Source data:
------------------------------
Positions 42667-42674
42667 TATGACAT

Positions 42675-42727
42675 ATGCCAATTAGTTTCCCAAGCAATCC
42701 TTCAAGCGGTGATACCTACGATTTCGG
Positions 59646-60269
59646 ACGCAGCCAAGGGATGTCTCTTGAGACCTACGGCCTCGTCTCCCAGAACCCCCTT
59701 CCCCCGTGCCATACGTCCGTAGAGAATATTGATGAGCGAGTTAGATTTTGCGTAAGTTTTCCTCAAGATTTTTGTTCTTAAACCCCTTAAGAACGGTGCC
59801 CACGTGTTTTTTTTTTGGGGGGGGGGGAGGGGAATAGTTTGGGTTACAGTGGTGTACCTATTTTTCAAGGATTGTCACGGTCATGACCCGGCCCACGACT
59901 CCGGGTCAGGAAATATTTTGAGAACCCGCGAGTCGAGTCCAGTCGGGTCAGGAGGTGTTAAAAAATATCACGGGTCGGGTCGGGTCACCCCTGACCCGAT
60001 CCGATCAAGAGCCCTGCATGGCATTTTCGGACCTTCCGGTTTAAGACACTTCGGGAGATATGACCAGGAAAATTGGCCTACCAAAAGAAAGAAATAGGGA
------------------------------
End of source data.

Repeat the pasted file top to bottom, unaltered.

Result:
Positions 42667-42674
42667 TATGACAT

Positions 42675-42727
42675 ATGCCAATTAGTTTCCCAAGCAATCC
42701 TTCAAGCGGTGATACCTACGATTTCGG
Positions 59646-60269
59646 ACGCAGCCAAGGGATGTCTCTTGAGACCTACGGCCTCGTCTCCCAGAACCCCCTT
59701 CCCCCGTGCCATACGTCCGTAGAGAATATTGATGAGCGAGTTAGATTTTGCGTAAGTTTTCCTCAAGATTTTTGTTCTTAAACCCCTTAAGAACGGTGCC
59801 CACGTGTTTTTTTTTTGGGGGGGGGGGAGGGGAATAGTTTGGGTTACAGTGGTGTACCTATTTTTCAAGGATTGTCACGGTCATGACCCGGCCCACGACT
59901 CCGGGTCAGGAAATATTTTGAGAACCCGCGAGTCGAGTCCAGTCGGGTCAGGAGGTGTTAAAAAATATCACGGGTCGGGTCGGGTCACCCCTGACCCGAT
60001 CCGATCAAGAGCCCTGCATGGCATTTTCGGACCTTCCGGTTTAAGACACTTCGGGAGATATGACCAGGAAAATTGGCCTACCAAAAGAAAGAAATAGGGA